Friday, December 23, 2011

It's a Hoot: Blitzer and Cafferty Display the "Professional" Media's Incompetence

     Probably everyone who is not living in Plato's Cave is quite aware of the dishonesty of the corporate-owned media.  In a CNN broadcast a few months ago, Wolf Blitzer and Jack Cafferty displayed laughable incompetence on top of dishonesty.  (Aren't we told that the "professional media" are more reliable than people who aren't paid witnesses?)
     In the following clip, corporate shills Wolf Blitzer and Jack Cafferty display what poor liars they are, and how little they know of the topic on which those two "professionals" are commenting: (video link)
     I see no need to comment on whether it is reasonable for a person to take a gun to a political rally.  Maybe you think it's okay; maybe not.  Regardless of your position on this issue, don't you think that you could have given a better informed and more intelligently worded rationale for your position than these two clowns did?  Never mind that the unintended comedy team of Blitzer and Cafferty can't speak English any better than Dubya Bush; they don't know any more about their  topic than a hog knows about Sunday.
     Here's a sample with my comments:
Wolf Blitzer: Those assault weapons, as you know, Jack, they have a pretty long range. You can fire them at a distance, and those—those rounds, they go pretty far [How far is that, Furface?].
Jack Cafferty: They go pretty far [Cafferty hasn’t bothered to find out the effective range either. Don’t those clowns know how easy it is for their viewers to access Wikipedia? No wonder the globalist crowd hate the Internet!], and you can fire them fully automatic [a lie often repeated by the corporate-owned media], which means they can squeeze off a whole bunch of shots [How many shots is that?  By the way, fool, guns don’t squeeze off shots—people do.] in a very short period of time [How short a period of time is that?]—and the concern that I expressed yesterday when we ran the tape the first time yesterday was, what if some Looney Tune® in the crowd spots one of these weapons and decides to take it away from this guy? Not unheard of [Oh, when did you hear of it happening?]—it’s possible [Please tell us how], and then what kind of—even if the President is not in danger, what kind of tragedy can ensue from something like that? [Probably none at all, since it’s next to impossible to snatch a rifle from someone when it’s strapped to his shoulder.  It's easier and less risky to snatch a spare rib away from a Rottweiler.] It just doesn't make any sense to me. [That’s because he hasn't thought it through; and since when should public opinion be formed on the basis of whether something makes sense to a babbling idiot?  Hasn't he heard the Roman proverb, "Amor populi praesidium regis":(“The love of the people is the king’s protection”)?  The last time a popular President was assassinated in the United States, it was an inside job orchestrated by government officials.]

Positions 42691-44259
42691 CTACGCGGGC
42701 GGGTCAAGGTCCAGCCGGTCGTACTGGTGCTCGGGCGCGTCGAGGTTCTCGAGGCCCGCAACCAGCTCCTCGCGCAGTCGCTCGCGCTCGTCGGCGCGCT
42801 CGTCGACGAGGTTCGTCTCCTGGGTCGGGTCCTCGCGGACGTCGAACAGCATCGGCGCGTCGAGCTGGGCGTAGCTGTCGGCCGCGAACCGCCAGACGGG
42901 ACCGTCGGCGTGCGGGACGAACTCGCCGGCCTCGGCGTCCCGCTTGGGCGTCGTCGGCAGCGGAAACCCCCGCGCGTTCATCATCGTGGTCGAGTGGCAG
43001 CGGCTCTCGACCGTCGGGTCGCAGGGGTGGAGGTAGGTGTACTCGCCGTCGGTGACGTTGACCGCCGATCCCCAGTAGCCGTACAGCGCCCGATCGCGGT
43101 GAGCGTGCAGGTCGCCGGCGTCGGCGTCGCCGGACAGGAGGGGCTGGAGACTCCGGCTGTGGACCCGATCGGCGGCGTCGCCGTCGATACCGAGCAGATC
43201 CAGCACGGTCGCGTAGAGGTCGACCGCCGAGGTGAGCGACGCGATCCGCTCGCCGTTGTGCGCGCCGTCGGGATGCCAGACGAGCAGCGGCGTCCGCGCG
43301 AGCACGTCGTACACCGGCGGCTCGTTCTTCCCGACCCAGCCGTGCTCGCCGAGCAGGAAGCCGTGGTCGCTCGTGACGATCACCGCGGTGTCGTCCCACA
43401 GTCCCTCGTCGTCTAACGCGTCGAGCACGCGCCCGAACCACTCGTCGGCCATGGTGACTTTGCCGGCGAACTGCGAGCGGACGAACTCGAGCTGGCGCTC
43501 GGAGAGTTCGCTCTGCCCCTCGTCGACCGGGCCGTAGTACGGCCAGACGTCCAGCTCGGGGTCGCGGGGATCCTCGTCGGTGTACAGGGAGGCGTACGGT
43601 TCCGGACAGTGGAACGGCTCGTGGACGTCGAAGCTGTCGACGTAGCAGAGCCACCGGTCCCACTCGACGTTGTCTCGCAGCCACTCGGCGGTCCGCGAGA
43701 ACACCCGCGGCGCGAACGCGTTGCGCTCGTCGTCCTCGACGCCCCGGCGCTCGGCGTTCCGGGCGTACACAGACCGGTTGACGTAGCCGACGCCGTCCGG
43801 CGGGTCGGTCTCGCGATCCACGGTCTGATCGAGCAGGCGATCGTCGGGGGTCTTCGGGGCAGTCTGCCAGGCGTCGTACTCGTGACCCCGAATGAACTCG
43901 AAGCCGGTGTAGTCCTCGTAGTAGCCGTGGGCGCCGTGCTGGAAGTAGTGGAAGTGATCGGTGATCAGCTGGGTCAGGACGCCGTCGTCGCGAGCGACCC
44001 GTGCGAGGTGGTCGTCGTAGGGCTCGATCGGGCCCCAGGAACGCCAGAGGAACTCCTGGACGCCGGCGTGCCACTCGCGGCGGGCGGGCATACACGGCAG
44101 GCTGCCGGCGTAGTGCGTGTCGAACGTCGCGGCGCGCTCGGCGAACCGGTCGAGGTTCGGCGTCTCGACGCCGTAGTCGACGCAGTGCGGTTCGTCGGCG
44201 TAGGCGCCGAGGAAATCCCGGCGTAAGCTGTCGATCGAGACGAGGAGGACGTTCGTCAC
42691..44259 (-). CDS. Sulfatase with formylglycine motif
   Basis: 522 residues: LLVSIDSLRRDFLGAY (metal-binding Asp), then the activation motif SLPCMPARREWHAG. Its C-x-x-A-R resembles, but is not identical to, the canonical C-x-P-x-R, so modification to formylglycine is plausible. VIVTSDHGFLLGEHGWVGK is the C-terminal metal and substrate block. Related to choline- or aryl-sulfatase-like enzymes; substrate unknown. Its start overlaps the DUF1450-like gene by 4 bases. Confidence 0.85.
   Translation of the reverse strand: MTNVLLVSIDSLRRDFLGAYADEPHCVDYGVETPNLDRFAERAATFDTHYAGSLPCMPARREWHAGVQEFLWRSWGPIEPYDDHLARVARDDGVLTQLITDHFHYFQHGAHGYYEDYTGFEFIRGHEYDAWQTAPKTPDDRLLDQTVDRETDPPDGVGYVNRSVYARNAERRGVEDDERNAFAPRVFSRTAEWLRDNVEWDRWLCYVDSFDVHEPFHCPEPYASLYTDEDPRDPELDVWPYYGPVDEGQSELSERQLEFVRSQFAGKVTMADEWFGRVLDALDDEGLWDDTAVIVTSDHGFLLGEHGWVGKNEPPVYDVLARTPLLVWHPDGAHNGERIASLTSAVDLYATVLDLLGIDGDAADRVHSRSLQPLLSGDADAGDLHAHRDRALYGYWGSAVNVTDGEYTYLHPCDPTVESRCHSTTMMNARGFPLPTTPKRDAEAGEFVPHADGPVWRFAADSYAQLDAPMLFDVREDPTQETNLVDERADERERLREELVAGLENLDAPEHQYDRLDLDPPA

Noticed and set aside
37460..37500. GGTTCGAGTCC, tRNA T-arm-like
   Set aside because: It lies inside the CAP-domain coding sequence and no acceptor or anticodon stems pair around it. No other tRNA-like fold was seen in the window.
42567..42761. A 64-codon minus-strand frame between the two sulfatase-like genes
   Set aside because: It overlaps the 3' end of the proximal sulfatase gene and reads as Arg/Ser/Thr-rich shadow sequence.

A quick look at Wikipedia reveals that most states limit AR-15s to 10-round magazines.  Since AR-15s can be fired no faster than the person handling the rifle can squeeze the trigger, it's a complete falsehood that a person (let alone a rifle) can "squeeze off a whole bunch of bullets in a very short time."  To further reveal the absurdity of Cafferty's remark, anyone who knows anything about firearms knows that you don’t hit a target by spraying a whole bunch of bullets in a very short time, hoping to hit something. You aim. As witness to the truth of this, during the Vietnam War, some 3,000 bullets were fired for each Viet Cong who was killed by gunfire.
     The average ten-year-old boy in South Carolina knows the difference between an AR-15 and an M-16, but an Emmy Award winning "news" reporter and a talking head in a suit doesn't.  It kind of makes you lose respect for Emmy Awards, doesn't it?  And to think that those buffoons actually expect us to believe that the “professional” media is more reliable than the Internet. Sheesh!  I'll stick to the Internet.

No comments:

Post a Comment